Best Web Sites for High School Research Papers
By Tracey Dowdy
Once upon a time, if you needed to write a paper discussing Shakespeare’s inverse use of light and darkness in Romeo and Juliet (nerd alert: that was my favorite paper in university), one would need to put on pants, leave your house or dorm, trek to the library, thumb through a card catalog, interact with an actual librarian, drag a stack of books to a table and, finally, start reading.
Today, thanks to sites like the Shakespeare Resource Center, everything you need is at your fingertips and you can write that paper sans pants should you so choose.
Keep in mind that finding accurate information is a little more complicated than typing “Romeo and Juliet” into a search engine. Beware of sites like Wikipedia, where anyone can post material. Content may not have been reviewed by experts, so everything presented as fact may not be correct.
Here are my top research web sites for high school students:
The Internet Public Library
IPL2 allows you to search by age group through subjects as diverse as Law, Government & Political Science or Arts and Humanities to Entertainment and Leisure. You have access to special collections, and international newspapers and magazines. You can even “Ask a Librarian” for help with your research.
The Smithsonian is the world’s largest museum and research complex and its vast resources are at your fingertips.
Bartleby offers unlimited access to information and books as varied as the King James Bible and the works of Sigmund Freud.
Encyclopedia.com offers over 100 trusted sources including dictionaries, thesauruses, and encyclopedias.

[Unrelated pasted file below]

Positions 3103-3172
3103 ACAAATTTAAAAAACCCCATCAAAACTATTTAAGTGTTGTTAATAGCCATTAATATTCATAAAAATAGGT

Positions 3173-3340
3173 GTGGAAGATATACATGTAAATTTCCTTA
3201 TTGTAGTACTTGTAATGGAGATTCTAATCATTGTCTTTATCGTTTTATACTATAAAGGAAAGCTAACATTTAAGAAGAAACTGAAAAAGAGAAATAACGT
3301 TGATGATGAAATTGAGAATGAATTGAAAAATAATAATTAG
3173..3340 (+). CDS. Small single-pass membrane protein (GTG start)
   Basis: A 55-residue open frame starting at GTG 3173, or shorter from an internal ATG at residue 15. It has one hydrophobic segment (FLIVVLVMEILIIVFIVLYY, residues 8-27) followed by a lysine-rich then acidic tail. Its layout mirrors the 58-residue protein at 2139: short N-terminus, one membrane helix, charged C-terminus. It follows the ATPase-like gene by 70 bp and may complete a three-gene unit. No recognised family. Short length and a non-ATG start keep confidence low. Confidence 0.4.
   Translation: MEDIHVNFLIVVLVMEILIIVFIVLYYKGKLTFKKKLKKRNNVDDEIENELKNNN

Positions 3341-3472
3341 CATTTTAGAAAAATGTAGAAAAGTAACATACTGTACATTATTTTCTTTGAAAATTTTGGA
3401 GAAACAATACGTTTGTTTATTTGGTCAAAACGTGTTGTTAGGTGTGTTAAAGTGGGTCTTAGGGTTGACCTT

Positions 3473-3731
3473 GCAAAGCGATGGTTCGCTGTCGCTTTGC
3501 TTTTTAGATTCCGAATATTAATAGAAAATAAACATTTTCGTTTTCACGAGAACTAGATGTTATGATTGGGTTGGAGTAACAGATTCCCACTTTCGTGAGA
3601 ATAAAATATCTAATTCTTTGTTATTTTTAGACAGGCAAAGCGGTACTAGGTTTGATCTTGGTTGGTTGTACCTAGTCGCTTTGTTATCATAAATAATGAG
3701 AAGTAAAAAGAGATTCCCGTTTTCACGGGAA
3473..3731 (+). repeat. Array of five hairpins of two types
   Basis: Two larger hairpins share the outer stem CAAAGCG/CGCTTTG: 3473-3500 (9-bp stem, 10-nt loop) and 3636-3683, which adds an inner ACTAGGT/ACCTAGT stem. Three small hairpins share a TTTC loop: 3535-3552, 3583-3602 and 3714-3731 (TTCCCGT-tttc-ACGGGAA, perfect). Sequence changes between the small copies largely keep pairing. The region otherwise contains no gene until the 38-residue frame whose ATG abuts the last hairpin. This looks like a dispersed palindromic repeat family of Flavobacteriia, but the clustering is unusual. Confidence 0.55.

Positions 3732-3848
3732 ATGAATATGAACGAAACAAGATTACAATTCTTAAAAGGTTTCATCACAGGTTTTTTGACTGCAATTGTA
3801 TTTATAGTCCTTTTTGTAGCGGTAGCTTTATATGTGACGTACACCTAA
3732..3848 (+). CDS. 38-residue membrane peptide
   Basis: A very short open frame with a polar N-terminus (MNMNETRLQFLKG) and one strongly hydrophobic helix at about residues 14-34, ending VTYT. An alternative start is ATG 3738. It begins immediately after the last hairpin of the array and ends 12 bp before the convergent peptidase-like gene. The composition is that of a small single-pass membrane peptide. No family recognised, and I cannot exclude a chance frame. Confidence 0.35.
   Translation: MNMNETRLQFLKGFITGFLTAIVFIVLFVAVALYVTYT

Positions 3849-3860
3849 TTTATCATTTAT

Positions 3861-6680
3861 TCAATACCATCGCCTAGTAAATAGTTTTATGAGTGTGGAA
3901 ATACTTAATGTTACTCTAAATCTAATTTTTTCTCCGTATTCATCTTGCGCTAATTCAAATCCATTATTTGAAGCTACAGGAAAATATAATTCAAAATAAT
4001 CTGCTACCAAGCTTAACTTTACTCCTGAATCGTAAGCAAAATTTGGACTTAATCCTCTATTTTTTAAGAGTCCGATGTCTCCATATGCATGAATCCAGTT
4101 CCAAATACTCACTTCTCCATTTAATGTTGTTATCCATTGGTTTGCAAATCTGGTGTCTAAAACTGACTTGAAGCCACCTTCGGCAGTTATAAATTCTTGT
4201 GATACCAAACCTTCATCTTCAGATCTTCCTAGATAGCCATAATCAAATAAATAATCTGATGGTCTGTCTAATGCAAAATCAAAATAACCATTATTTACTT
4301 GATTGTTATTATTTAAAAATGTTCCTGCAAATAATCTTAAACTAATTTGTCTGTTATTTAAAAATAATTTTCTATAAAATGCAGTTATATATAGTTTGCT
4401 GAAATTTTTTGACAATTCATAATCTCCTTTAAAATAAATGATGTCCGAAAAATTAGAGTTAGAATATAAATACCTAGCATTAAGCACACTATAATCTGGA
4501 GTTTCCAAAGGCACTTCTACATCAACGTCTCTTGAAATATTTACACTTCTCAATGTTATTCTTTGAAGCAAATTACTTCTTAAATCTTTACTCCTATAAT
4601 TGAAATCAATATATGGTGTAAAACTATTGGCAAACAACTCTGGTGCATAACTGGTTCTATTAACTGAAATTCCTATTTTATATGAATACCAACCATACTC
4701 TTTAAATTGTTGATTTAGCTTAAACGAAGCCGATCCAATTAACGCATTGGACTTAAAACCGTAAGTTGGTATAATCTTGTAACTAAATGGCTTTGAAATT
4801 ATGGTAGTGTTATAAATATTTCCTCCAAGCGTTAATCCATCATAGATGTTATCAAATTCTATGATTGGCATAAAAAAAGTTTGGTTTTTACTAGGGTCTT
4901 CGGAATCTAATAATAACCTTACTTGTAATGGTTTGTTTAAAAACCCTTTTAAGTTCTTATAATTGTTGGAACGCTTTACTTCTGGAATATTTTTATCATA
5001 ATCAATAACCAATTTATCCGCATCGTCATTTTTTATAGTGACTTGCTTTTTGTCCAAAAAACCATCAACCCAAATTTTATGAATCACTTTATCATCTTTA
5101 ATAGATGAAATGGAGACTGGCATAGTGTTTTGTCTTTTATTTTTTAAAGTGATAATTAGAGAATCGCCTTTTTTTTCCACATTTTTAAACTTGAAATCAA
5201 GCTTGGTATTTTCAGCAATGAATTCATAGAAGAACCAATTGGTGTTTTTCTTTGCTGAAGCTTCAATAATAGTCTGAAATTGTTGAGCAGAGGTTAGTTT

More than just definitions and pronunciation guides, Dictionary.com has free software that works with Dictionary.com, Thesaurus.com and Reference.com as well as mobile apps for iPhone, iPad and Android.
Project Gutenberg has over 42,000 free e-books, with an additional 100,000 e-books available through partners, affiliates and resources.
Science Buddies provides students with a chart outlining how to format your research paper using either the MLA or APA guidelines.
No paper is complete without a bibliography, but tracking your sources and formatting the information correctly can be a challenge. Zotero is a free, user-friendly way to collect, organize, cite, and share sources.
OttoBib allows you to create your bibliography or works cited with just an ISBN. Simply type the number in the box and your bibliography is automatically generated in MLA, APA, Chicago/Turabian, BibText or even Wikipedia’s format.
Tracey Dowdy is a freelance writer based just outside Toronto, ON. After years working for non-profits and charities, she now freelances and researches on subjects from family and education to pop culture and trends in technology.